DEFINITION of M-Pesa
M-Pesa is a mobile banking service that allows users to store and transfer money through their mobile phones. M-Pesa was originally introduced in Kenya as an alternative way for the unbanked population of the country to have access to financial services. Safaricom, the largest mobile phone operator in Kenya as of 2016, launched M-Pesa in 2007.
M-Pesa is a blend of two entities where M means mobile and Pesa means payment in the Swahili language.
BREAKING DOWN M-Pesa
Emergent technology in the financial sector, or Fintech, has made it possible for financial services and products to be more accessible at small costs. One of the drives for Fintech innovations is financial inclusion, which is mostly geared toward an underbanked or unbanked group of people. Financial inclusion is an initiative that seeks to include residents who have no access to banks or who can’t afford the required minimum deposits in the digital banking era. In order for this initiative to be successful, different sectors have to collaborate in sharing data with each other in order to build a meaningful digital platform. This cross-communication tactic is developing rapidly in sub-Saharan Africa, where the telecommunication and banking sectors are working together to create mobile banking services for the underbanked. One of the innovative tools that have been birthed from the collaboration of these two sectors in Kenya is M-Pesa.
How M-Pesa Works
M-Pesa is a virtual banking system that provides transaction services through a SIM card. Once the SIM has been inserted into the card slot of the mobile device, users can make payments and transfer money to vendors and family members using SMS messages. Users with no bank accounts can access the numerous M-Pesa outlets favorably distributed across the country. The money that needs to be stored is given to the kiosk attendant, who transfers the amount in digital form to the user’s M-Pesa’s account. For example, a farmer who has no bank account and wants to deposit his commodity sale proceeds of 1,000 shillings would head to an M-Pesa outlet and deposit the money with the kiosk agent or attendant. The agent would, in turn, use her phone to access the client’s account with the client’s registered phone number and credit the account for 1,000 shillings. The farmer gets an SMS notification on his cellphone within seconds of the deposit confirming how much was deposited and what his current account balance holds.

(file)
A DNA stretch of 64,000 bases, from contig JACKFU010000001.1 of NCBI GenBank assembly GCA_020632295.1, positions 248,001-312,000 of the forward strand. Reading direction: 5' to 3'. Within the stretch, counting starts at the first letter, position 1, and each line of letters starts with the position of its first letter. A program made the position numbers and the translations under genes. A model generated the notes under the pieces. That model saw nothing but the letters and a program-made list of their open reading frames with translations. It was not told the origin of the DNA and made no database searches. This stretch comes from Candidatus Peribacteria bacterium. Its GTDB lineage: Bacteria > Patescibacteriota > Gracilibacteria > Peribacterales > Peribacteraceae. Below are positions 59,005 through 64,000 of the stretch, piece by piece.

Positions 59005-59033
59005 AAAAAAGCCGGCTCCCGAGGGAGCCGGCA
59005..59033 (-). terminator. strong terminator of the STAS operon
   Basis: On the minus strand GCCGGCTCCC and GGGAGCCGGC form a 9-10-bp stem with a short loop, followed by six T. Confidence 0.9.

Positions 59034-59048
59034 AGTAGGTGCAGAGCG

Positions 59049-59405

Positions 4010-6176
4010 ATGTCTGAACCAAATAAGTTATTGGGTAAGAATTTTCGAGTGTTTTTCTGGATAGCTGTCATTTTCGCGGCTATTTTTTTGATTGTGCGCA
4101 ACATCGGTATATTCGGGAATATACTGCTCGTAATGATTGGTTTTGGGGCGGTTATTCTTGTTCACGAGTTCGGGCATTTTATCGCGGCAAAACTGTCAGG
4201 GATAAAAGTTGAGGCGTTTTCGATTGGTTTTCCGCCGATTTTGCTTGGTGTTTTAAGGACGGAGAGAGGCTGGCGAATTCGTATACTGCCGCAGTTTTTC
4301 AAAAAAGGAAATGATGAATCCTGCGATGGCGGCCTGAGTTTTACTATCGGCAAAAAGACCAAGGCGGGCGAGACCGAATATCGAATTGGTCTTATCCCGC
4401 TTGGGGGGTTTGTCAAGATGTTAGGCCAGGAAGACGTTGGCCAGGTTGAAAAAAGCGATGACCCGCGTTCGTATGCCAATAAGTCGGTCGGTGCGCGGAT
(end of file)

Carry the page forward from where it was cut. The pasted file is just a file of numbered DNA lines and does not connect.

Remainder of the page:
The farmer can also easily withdraw cash from his account by using the M-Pesa attendant's or agent's number provided at the outlet and a personal PIN.
Cash collected from M-Pesa depositors are deposited in bank accounts held by Safaricom. The bank accounts serve as regular checking accounts and are insured up to a maximum of 100,000 shillings (or $1000) by the Deposit Protection Fund.
M-Pesa provides receipts as proof of a transaction. For a transaction to take place, both parties have to exchange each other’s phone numbers because the phone numbers act as account numbers. After settlement, both parties would receive an SMS notification with the full name of the counterparty and the amount of funds deposited to or withdrawn from the user’s account. The mobile receipt, which is received within seconds, helps to promote transparency for all individuals involved in a transaction.
Result of M-Pesa Services
Through mobile payment services like M-Pesa, the standard of living in Kenya has improved greatly. Market traders, debt collectors, farmers, cab drivers, etc., don’t have to carry around or transact in a large amount of cash. This means that the occurrence of theft, robbery and fraud is reduced. Also, individuals and business owners don’t have to wait in queues for long hours to make their electricity and water bill payments because these can be made using M-Pesa.
To combat fraud, Safaricom mandates that users of a Safaricom SIM card who want to register for M-Pesa have to do so with a valid government ID such as the Kenyan National ID card or a passport. This way, each transaction is marked with the identification of the party transferring, paying, depositing or withdrawing money from an account.
Mobile money is increasingly being adapted to in developing nations that have a high percentage of an unbanked population. Revolutionary services like Paga, MTN Mobile Money, Airtel Money and Orange Money are disrupting the traditional payment means frequently used by residents of emerging nations, by changing the economy from a cash-centric one to digital.